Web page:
5min today announced its VideoSeed semantic syndication platform for instructional and knowledge video programming now reaches more than 110 million unique users a month via its vast network of comprehensive knowledge and information syndication partner sites.
5min pairs brand advertising with tens of thousands of professionally-produced, niche-specific "how-to" titles produced and licensed from hundreds of content partners for semantic delivery via the VideoSeed platform.
5min has closed syndication deals with horizontal sites such as Answers.com, wikiHow, Wikia and Articlesbase as well as vertical sites including Tim Carter's Ask the Builder, Recipe4Living and Pregnancy.org. Concurrently, 5Min has closed content agreements with Ford Models, Kiplinger's, Elle, Car & Driver, Petside, Britannica, Big Think, WatchMojo, Road & Track, Woman's Day and others.
5min believes VideoSeed's value proposition to brands lies in the idea that instructional content provides an ideal opportunity to advertise given how-to video audiences tend to be more engaged in the content and are typically close to making purchasing decisions.
The innovative approach taken by 5min evolves the model initially pioneered by broadcast cable networks for a broadband cable generation: Delivering relevant professionally-produced programming to passionate vertical audiences. Unlike user-generated video sites, all 5min content is reviewed, filtered and meta-tagged prior to syndication.TheVideoSeed proprietary semantic technology crawls the text of every syndication partner's site ensuring only the most relevant, contextual videos are served to each individual page, thereby integrating 5min's content deep within the site itself. Videos are streamed through 5min's proprietary SmartPlayer(TM) enabling a viewing experience unmatched in the industry.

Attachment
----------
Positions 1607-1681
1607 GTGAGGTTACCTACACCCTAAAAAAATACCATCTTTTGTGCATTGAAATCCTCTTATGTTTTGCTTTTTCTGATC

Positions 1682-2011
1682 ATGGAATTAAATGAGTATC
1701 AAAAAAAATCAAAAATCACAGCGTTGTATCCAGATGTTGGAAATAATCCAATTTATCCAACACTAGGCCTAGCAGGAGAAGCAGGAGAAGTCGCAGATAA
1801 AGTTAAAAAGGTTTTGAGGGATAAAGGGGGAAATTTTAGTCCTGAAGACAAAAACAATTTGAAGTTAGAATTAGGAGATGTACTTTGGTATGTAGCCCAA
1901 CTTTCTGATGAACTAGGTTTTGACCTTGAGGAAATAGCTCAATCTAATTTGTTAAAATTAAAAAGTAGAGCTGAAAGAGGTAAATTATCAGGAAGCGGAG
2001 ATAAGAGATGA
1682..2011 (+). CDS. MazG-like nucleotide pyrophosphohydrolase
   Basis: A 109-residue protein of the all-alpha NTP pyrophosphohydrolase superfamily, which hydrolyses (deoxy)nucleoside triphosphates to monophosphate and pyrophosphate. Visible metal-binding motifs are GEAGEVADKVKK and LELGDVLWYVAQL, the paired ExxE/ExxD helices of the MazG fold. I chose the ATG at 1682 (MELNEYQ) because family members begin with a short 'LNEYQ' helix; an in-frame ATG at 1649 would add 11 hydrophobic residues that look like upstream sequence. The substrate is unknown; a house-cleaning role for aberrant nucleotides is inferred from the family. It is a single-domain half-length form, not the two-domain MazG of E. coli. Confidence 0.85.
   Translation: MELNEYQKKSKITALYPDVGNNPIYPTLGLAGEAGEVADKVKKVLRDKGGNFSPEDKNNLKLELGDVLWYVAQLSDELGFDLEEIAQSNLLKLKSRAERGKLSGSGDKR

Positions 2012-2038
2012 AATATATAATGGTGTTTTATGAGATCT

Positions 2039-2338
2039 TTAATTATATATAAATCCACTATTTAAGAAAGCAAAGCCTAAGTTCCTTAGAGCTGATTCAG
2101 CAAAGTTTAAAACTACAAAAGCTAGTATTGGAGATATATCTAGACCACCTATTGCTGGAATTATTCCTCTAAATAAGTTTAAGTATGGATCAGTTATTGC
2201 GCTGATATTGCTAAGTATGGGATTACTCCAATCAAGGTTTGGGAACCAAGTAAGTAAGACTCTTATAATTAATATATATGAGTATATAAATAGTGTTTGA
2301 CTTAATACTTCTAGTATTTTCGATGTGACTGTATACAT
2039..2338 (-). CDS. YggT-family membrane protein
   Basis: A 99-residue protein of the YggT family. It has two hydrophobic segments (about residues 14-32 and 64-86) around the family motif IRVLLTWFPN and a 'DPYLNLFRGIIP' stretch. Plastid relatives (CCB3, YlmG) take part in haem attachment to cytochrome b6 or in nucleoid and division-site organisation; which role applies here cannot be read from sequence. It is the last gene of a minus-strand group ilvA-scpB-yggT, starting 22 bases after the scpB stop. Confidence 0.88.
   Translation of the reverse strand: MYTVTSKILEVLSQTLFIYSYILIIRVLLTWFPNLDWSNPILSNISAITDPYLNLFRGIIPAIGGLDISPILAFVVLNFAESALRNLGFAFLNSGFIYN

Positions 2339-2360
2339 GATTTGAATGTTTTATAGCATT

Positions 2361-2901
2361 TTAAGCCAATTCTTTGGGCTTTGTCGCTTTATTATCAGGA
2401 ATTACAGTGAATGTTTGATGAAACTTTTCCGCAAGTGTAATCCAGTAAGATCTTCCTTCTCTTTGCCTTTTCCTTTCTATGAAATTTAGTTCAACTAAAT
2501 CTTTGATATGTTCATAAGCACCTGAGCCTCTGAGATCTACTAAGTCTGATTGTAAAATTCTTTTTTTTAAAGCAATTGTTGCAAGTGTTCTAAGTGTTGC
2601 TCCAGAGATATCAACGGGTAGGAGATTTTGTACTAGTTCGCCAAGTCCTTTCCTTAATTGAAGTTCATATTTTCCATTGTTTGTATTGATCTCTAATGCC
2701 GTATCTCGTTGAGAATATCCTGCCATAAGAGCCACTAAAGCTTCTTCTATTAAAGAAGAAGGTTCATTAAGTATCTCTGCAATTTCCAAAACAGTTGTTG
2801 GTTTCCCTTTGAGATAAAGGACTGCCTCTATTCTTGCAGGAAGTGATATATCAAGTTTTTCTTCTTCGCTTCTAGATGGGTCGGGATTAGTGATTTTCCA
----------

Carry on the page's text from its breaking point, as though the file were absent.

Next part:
"5min is delivering on the promise that online video can be an effective, targeted and measurable medium for advertisers and creators alike," said Ran Harnevo, CEO and Co-Founder of 5min. "Having a video library is no longer enough to impress advertisers, especially chaotic libraries that have been improperly tagged or have questionable subject matter. The key to monetizing video for advertisers, creators and publishers is contextually-relevant distribution to enthusiast or inquisitive audiences proactively seeking a particular type of content. Google's AdSense was founded on this idea and now 5Min is doing the same for instructional video content."
"It is obvious that the Internet has become such a video-driven entity," said Gil Penchina, CEO of Wikia (www.wikia.com). "With broadband becoming ubiquitous, viewers and advertisers are looking for professional-quality videos. 5min provides Wikia an easy way to insert relevant video content that satisfies both."
As consumers become more conscious about unnecessary expenses, the popularity of do-it-yourself projects is expected to rise. A recent Online Publisher's Association report showed 54 percent of online video viewers watch at least one how-to video per month.